Whether at work or at home, we depend on heating, air conditioning, and refrigeration mechanics and installers, called HVACR technicians, to keep indoor air clean and comfortable in all seasons. HVACR technicians install electrical wiring and connect fuel and water supply lines to create climate control systems. They also connect systems to air ducts, and install controls for customers to set temperature and humidity levels. Some HVACR technicians specialize in areas such as commercial refrigeration or solar panels. Following government regulations is critical for installation and repairs, including proper handling and disposal of fluids and pressurized gases, and recycling or conservation of refrigerants. HVACR technicians work, at times, in thorny conditions: they have one of the highest rates of injuries due to electrical shock, burns, muscle strains, and injuries from heavy equipment. They often work in cramped spaces, sometimes in high heat or deep cold. Most technicians work for construction contractors on systems in homes, schools, hospitals, stores, or office buildings. Working full time is typical, with occasional evening or weekend shifts. During peak seasons, they often work overtime or irregular hours. As systems become increasingly complex, employers generally prefer applicants with a certificate or related associate’s degree, or those who have completed an apprenticeship. Workers may need to pass a background check. Some locations require HVACR technicians to be licensed.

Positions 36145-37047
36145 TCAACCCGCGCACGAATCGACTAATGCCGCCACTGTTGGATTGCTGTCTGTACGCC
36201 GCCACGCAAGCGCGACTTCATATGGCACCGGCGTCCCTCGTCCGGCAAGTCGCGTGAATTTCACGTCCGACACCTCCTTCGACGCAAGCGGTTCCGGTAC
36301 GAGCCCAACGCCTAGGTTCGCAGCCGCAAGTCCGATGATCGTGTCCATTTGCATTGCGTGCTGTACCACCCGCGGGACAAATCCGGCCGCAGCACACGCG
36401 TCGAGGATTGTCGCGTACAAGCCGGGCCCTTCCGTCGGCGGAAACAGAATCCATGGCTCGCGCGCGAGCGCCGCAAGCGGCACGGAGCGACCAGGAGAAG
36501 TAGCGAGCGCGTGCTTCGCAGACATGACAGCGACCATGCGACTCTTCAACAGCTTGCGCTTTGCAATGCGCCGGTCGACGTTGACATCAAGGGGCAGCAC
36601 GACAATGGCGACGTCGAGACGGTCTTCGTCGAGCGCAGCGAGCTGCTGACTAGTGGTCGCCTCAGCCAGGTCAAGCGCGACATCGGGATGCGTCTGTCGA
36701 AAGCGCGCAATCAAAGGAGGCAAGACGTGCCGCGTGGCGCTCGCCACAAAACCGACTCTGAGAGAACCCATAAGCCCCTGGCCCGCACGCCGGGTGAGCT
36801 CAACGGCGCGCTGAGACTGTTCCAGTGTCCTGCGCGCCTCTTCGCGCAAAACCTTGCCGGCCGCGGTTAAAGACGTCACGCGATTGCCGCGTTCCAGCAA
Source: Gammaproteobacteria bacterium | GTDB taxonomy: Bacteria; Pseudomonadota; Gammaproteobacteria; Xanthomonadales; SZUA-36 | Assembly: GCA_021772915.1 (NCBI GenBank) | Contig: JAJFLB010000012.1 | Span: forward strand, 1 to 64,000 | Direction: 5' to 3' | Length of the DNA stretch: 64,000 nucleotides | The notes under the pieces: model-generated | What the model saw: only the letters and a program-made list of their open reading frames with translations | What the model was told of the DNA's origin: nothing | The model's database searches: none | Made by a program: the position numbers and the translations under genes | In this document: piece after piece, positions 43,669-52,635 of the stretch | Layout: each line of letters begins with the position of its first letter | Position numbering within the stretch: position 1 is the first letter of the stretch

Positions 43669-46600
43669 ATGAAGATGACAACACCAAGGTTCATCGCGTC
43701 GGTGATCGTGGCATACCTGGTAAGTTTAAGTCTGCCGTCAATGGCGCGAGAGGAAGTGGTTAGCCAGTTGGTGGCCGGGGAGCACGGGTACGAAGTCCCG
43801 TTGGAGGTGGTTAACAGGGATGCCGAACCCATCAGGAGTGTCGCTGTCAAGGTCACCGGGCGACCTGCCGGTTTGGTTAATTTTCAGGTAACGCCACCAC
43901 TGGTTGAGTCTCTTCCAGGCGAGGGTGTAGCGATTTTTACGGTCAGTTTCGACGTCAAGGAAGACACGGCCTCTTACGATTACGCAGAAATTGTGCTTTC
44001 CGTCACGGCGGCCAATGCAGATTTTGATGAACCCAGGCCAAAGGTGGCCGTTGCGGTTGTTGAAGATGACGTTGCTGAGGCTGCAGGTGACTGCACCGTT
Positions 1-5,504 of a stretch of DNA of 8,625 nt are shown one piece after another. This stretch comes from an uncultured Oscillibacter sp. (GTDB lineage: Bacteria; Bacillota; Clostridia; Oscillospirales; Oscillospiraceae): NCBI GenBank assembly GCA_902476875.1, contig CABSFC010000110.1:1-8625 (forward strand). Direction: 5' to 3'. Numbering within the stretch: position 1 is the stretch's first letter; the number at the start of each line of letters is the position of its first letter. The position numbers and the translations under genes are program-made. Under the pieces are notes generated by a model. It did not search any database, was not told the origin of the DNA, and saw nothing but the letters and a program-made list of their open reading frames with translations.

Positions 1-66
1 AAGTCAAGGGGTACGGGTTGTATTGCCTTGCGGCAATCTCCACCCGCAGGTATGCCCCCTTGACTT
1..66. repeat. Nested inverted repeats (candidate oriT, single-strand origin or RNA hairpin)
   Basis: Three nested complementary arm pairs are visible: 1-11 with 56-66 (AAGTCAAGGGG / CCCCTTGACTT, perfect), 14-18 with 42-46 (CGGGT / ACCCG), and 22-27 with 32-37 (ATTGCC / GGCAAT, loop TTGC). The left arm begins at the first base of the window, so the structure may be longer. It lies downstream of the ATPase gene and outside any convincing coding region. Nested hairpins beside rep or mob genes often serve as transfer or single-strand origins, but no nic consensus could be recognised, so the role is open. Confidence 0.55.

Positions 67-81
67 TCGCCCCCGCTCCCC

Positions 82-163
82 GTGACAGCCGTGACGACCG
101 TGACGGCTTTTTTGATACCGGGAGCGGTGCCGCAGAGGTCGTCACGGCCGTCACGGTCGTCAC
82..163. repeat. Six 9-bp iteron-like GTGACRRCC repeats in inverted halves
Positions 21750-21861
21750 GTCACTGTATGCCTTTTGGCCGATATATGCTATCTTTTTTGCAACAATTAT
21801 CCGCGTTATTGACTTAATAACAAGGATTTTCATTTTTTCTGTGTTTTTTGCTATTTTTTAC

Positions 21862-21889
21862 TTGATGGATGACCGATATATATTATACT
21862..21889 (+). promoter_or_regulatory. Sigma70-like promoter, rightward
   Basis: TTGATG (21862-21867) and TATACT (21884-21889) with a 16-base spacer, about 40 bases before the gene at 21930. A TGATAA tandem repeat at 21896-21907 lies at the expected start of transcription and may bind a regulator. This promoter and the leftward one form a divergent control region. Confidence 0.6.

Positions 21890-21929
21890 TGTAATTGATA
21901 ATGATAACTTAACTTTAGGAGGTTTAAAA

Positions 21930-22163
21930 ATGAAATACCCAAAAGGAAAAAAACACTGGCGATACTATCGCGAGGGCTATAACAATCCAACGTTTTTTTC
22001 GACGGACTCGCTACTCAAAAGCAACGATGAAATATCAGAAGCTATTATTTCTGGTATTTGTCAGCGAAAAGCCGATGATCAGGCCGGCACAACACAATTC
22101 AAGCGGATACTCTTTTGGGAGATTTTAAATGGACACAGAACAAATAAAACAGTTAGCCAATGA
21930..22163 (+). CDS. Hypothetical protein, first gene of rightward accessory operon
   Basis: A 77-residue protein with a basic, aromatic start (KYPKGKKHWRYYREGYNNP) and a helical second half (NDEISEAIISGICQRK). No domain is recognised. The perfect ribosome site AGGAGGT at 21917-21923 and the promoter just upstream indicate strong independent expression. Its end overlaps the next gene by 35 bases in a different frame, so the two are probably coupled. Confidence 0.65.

A program that prepares individuals to apply basic engineering principles and technical skills in support of engineers and other professionals engaged in developing and using air conditioning, refrigeration, ventilation, and heating systems. Includes instruction in principles of heating and cooling technology, design and operational testing, inspection and maintenance procedures, installation and operation procedures, and report preparation.